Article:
The strength, growth, and prosperity of this nation are maintained by key resources and a functioning and healthy infrastructure. Much of that infrastructure is sustained by a variety of industrial control systems. The term industrial control system refers to supervisory control and data acquisition, process control, distributed control, and any other systems that control, monitor, and manage the nation's critical infrastructure. Critical infrastructure and key resources consist of 18 sectors: Agriculture and Food, Banking and Finance, Chemical, Commercial Facilities, Communications, Critical Manufacturing, Dams, Defense Industrial Base, Emergency Services, Energy, Government Facilities, Healthcare and Public Health, Information Technology, National Monuments and Icons, Nuclear Reactors, Materials and Waste, Postal and Shipping, Transportation Systems and Water. Simply stated, a control system gathers information and then performs a function based on its established parameters and the information it receives.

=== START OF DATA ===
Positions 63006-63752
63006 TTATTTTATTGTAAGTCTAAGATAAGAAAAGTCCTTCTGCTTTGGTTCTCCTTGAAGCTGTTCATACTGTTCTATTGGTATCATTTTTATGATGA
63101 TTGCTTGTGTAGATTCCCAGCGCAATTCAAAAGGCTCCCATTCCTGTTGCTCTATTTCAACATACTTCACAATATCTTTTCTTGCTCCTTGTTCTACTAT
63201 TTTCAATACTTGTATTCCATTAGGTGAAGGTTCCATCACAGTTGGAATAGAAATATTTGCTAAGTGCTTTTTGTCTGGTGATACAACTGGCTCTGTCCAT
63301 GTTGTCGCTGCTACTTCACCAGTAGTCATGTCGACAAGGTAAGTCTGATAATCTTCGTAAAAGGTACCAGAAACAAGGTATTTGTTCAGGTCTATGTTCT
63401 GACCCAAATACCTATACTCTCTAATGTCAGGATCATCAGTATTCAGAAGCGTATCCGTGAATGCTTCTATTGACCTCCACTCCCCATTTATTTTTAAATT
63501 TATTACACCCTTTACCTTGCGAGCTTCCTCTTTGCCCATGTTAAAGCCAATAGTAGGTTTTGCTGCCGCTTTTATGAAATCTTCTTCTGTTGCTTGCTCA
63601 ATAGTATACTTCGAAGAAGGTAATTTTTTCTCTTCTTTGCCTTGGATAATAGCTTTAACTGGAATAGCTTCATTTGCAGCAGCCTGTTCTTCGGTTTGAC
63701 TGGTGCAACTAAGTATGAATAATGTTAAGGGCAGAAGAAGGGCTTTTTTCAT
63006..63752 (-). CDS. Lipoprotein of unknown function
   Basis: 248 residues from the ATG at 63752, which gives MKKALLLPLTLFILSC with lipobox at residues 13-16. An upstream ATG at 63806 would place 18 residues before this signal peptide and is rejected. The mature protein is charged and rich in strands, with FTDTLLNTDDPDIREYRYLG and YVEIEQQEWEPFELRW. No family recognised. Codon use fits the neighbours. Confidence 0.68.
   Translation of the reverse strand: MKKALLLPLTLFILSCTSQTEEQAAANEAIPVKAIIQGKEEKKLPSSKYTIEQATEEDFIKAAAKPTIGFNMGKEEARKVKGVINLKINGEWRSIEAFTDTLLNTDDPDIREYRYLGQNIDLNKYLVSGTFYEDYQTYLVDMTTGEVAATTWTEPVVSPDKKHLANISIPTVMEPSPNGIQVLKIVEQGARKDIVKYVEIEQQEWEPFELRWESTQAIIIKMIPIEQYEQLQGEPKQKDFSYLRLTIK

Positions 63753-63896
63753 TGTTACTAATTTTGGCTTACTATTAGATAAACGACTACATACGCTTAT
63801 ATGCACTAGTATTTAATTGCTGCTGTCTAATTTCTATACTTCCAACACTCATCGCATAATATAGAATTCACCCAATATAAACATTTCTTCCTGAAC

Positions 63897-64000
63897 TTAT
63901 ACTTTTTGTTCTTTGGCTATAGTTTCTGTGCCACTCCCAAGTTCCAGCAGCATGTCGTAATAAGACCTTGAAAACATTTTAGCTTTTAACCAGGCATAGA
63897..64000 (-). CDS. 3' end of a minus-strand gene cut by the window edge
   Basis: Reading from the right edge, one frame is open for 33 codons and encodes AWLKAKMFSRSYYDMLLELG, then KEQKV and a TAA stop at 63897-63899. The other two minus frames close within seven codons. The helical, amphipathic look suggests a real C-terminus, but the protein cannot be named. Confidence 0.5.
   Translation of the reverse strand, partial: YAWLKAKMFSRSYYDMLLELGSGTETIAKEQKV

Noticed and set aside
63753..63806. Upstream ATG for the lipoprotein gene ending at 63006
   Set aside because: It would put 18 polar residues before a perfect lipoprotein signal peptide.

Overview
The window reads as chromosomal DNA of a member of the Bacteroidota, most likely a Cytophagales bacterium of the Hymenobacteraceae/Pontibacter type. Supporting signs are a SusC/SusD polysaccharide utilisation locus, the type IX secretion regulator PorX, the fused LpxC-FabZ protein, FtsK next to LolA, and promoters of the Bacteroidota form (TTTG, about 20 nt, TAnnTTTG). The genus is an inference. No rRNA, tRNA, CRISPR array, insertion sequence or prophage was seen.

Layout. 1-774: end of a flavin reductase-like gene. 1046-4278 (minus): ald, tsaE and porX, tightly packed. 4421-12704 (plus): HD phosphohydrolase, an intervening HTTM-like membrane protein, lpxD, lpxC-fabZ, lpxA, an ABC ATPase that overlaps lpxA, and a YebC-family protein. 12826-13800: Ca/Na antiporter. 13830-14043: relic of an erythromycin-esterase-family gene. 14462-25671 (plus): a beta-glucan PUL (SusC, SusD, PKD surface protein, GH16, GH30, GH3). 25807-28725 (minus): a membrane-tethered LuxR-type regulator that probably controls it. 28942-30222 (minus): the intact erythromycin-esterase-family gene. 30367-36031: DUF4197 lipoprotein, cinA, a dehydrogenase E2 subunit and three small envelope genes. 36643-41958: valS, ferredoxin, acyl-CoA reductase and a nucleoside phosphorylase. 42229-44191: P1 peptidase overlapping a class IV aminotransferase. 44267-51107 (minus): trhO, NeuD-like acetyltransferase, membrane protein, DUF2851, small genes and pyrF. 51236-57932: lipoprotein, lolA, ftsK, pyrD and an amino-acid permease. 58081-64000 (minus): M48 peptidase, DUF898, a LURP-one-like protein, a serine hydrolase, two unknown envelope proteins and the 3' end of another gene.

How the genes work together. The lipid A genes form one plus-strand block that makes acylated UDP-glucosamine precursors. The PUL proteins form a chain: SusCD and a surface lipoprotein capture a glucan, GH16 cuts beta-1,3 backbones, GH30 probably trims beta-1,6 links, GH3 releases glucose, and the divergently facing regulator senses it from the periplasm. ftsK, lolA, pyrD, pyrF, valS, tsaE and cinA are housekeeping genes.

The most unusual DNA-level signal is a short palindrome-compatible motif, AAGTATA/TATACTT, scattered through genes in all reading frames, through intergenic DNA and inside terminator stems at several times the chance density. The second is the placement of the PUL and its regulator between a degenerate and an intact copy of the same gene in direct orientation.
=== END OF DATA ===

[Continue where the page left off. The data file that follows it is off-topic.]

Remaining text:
Industrial control systems, like traditional business information systems are coming increasingly under attack by a variety of malicious sources. These range from hackers looking for attention and notoriety to sophisticated nation states intent on damaging equipment and facilities. Included in this mix are disgruntled employees, competitors, and even friendly sources that inadvertently bring malware onto a site.
This document will present recommendations to help those facilities that use control systems better prepare for and respond to a cyber incident regardless of source. The document also suggests ways to learn from incidents and to strengthen the system against potential attacks. The document includes accepted methods and approaches from tradition information technology, but is primarily focused on the unique aspects of industrial control systems.
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